First, your label of "art" types is too narrow. There are plenty of non-sci fields that have nothing to do with art.

Second - it isn't that non-sci majors are deemed more capable - they are perhaps deemed "differently" capable, and their addition to the class will help with diversity of thought, diversity of experience and background, etc.
I just meant Art in a general sense. Arts (Language, Philosophy, Visual and Performing Arts, History, etc.) vs Sciences (Biology, Chemistry, Physics, Math, and Engineering).

My contention isn't that I believe that medical schools judge any one major as greater than another, just that the perception exists among pre-meds (especially on SDN).

Why is it that students seeking a "vanilla" Biology degree are often advised to consider other options? If the study of Biology or any other science excites you, then why should you feel pressured to study subjects that you don't enjoy and are much lower yield in preparing for medical school?

For that matter, what is the advantage of diversity over conformity? Many bandy around that term without ever defining it.

Say that a school instituted strict pre-reqs which included advanced biology and chemistry courses in addition to the standard pre-reqs. This would effectively restrict their class to science majors only.

You would expect, however, that these students would be exceptionaly well-prepared for their pre-clinical coursework. In such a program, class room time could be reduced, leaving more room for clinicals or other education. Clearly, conformity has its advantages.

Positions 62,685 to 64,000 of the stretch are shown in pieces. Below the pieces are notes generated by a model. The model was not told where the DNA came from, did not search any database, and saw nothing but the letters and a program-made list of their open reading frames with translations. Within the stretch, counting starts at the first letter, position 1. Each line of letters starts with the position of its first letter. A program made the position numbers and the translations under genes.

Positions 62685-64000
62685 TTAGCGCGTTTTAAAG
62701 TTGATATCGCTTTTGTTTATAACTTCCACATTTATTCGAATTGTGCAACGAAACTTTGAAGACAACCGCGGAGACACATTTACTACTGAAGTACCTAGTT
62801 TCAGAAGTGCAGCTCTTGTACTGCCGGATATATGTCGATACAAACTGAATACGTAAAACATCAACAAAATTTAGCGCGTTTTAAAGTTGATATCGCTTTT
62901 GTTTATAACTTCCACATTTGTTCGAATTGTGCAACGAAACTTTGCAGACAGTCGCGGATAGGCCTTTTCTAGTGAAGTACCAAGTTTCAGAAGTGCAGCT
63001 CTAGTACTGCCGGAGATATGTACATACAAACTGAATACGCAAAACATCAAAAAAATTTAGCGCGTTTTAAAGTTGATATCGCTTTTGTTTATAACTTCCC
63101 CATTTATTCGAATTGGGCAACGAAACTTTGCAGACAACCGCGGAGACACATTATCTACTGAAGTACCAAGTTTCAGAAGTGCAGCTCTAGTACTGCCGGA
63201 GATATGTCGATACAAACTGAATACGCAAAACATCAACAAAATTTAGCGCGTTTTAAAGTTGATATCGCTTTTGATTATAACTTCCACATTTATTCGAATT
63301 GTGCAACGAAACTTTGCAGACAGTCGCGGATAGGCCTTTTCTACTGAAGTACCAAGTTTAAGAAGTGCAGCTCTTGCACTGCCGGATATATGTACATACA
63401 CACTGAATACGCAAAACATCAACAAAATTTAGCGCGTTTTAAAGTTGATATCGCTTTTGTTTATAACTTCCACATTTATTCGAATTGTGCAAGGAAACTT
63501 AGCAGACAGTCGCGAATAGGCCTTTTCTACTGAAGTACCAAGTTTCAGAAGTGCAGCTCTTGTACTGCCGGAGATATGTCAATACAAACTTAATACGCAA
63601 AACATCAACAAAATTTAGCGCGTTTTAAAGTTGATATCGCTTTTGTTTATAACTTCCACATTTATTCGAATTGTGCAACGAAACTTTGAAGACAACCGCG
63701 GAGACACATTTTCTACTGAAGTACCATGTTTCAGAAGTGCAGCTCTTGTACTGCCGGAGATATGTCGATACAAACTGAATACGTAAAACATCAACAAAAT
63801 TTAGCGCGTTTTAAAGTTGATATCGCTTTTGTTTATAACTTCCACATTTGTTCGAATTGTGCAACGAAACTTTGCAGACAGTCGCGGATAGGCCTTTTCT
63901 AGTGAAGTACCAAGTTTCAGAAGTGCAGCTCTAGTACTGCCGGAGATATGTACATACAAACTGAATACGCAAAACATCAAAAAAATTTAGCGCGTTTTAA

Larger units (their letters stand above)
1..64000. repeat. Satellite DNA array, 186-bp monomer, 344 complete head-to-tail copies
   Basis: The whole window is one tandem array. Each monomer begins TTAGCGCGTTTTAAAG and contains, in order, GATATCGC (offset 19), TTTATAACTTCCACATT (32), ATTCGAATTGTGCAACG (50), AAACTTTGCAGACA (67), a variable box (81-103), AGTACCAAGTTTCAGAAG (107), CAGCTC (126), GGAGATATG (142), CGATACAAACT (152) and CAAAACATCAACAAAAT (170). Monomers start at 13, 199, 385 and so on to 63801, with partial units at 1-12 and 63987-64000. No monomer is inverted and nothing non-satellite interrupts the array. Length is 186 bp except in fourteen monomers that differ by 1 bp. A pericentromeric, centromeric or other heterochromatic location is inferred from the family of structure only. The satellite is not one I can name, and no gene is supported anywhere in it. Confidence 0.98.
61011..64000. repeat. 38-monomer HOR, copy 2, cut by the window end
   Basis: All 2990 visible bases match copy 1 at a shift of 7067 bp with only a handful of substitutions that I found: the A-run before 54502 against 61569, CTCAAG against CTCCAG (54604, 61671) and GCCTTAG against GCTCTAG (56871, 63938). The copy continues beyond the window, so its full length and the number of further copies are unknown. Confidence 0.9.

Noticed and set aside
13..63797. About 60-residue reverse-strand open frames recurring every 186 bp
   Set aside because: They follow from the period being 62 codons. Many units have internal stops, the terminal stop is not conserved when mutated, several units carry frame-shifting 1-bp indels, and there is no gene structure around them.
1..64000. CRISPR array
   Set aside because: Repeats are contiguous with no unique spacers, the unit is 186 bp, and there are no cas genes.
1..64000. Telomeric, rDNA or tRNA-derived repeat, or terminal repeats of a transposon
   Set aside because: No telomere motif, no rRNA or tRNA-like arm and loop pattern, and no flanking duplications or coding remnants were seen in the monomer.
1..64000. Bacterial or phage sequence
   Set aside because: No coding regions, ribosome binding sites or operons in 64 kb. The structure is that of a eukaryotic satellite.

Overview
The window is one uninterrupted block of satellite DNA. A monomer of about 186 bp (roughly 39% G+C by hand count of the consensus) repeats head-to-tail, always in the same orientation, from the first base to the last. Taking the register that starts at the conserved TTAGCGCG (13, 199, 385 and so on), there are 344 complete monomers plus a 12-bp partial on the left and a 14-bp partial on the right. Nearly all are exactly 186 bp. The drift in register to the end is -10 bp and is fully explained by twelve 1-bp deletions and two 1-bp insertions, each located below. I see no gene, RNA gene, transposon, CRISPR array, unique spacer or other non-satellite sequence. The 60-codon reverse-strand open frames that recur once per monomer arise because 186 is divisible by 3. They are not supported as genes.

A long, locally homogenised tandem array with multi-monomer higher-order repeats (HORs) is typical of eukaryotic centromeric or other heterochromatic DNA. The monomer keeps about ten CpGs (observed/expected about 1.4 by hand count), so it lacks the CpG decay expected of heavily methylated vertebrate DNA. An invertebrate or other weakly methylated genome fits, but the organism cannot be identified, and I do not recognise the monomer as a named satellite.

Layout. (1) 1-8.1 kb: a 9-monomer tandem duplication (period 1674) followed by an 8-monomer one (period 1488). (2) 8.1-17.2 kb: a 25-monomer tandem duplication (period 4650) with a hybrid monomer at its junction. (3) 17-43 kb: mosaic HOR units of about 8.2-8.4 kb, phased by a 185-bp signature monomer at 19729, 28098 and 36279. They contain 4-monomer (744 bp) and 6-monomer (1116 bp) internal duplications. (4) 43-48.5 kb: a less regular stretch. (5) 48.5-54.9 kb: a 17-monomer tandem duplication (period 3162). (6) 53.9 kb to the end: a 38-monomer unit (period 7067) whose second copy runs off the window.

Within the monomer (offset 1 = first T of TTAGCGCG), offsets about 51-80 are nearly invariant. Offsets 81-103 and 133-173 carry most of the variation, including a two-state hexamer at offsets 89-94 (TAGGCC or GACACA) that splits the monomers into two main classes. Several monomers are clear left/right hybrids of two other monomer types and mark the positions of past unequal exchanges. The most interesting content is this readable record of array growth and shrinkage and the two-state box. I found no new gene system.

I don't endorse these views, and I think that a diverse class will produce more personable physicians, but I am weary of people using the concept without thinking. You can't accept diversity a priori. Especially not when equating diversity of majors to true diversity.

Or so says the philosopher in this chem major.
 

flip26

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I just meant Art in a general sense. Arts (Language, Philosophy, Visual and Performing Arts, History, etc.) vs Sciences (Biology, Chemistry, Physics, Math, and Engineering).

My contention isn't that I believe that medical schools judge any one major as greater than another, just that the perception exists among pre-meds (especially on SDN).

Why is it that students seeking a "vanilla" Biology degree are often advised to consider other options? If the study of Biology or any other science excites you, then why should you feel pressured to study subjects that you don't enjoy and are much lower yield in preparing for medical school?

For that matter, what is the advantage of diversity over conformity? Many bandy around that term without ever defining it.

Say that a school instituted strict pre-reqs which included advanced biology and chemistry courses in addition to the standard pre-reqs. This would effectively restrict their class to science majors only.

You would expect, however, that these students would be exceptionaly well-prepared for their pre-clinical coursework. In such a program, class room time could be reduced, leaving more room for clinicals or other education. Clearly, conformity has its advantages.

I don't endorse these views, and I think that a diverse class will produce more personable physicians, but I am weary of people using the concept without thinking. You can't accept diversity a priori. Especially not when equating diversity of majors to true diversity.